2. The sheathing to which the roof covering and underlayment is attached. The attachment of sheathing is vital because the suction (uplift) forces on roofs can exceed the weight of a man over an area about the size of a standing man. These forces are not pushing the sheathing down against the roof structure; instead they are trying to rip the sheathing off of your roof.
  3. The roof framing is made up of rafters and ceiling joists along with various connecting members or trusses and this framing has to hold up and hold down the sheathing.
    Gable end walls are treated in this guide as part of the roof framing since they are frequently framed into the ceiling joists and rafters or built into the gable end truss. These walls need to be strong enough and well enough connected and braced to resist both inward and outward acting wind forces on the gable wall.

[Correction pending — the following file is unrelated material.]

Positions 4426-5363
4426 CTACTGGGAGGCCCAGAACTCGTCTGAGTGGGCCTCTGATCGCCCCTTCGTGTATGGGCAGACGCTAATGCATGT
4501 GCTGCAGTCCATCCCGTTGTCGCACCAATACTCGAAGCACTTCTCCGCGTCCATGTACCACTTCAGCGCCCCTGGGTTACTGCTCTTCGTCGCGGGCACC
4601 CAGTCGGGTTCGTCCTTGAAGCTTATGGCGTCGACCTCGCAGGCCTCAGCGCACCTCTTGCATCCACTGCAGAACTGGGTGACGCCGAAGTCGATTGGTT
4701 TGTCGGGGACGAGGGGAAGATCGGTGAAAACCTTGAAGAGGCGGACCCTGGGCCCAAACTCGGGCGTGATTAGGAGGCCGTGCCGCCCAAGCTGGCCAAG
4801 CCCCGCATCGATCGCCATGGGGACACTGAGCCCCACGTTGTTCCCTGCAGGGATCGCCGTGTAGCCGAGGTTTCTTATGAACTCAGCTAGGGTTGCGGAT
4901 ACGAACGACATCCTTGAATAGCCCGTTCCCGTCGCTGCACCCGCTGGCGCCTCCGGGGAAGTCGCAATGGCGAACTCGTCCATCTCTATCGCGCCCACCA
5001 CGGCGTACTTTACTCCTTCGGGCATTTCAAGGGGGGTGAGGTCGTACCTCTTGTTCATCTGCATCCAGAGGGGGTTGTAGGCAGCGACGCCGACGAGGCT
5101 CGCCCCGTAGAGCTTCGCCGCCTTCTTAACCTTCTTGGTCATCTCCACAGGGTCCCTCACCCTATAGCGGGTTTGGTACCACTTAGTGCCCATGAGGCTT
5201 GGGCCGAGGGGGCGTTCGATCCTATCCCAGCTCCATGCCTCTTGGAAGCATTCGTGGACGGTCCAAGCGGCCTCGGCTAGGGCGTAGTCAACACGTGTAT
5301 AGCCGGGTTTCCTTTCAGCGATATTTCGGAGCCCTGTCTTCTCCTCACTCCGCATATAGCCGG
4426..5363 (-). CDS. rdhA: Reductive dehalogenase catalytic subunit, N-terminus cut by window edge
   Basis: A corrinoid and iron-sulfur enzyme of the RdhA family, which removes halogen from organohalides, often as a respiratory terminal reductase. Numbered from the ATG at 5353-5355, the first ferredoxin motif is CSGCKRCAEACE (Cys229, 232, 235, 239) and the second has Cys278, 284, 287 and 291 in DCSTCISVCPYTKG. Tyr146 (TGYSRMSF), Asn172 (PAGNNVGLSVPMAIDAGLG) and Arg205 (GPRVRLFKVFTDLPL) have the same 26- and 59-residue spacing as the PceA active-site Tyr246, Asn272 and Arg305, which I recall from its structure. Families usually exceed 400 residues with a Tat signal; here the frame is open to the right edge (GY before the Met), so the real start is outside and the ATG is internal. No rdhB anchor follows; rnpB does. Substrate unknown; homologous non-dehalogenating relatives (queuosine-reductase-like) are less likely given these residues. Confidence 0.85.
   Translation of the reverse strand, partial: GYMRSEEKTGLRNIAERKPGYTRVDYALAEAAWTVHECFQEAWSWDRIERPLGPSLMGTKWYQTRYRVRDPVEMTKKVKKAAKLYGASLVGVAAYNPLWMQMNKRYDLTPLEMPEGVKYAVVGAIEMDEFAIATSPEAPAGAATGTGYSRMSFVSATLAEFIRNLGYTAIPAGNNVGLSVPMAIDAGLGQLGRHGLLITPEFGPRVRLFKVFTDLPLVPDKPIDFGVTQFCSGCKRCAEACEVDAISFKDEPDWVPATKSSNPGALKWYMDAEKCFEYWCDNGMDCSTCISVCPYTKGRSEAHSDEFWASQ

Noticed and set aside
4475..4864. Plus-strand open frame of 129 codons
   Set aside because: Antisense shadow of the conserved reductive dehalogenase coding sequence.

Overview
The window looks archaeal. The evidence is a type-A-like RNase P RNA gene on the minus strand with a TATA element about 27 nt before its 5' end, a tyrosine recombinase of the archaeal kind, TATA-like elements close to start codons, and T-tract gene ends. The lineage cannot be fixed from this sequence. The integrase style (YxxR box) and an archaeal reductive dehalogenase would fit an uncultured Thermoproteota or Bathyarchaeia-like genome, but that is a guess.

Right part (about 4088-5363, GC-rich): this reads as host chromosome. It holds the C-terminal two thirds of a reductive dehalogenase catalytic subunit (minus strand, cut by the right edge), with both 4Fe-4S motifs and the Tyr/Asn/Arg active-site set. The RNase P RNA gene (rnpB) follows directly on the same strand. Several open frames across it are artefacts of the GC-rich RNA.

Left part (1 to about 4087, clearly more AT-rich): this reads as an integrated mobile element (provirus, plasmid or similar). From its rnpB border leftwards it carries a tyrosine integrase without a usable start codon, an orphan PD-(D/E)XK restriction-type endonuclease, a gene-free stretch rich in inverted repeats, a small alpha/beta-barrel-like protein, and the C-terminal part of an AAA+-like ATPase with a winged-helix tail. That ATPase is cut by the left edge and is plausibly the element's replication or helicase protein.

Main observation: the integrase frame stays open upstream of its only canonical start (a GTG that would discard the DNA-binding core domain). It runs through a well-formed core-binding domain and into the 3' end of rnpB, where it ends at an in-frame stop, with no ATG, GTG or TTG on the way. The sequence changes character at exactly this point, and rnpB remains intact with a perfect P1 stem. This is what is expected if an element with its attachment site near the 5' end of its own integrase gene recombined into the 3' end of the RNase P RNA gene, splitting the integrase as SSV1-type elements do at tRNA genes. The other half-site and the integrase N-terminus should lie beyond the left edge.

4. The structural support of eave and gable overhangs is part of the roof framing and has to be properly connected to or integrated into the roof framing because the wind forces on the overhangs are among the highest on the roof.
  5. The connections to the walls below hold up and hold down rafters and trusses and tie the whole system together so that your house can resist the forces exerted by the wind.
  6. Finally, most roofs are vented to reduce the temperature rise and the buildup of moisture in the attic. While ventilation is important to the long term health and durability of most roof systems and needs to be preserved, it can provide pathways for water to enter your home during a hurricane that could lead to insulation getting soaked, ceilings collapsing and mold growth; even when the rest of the roof remains intact.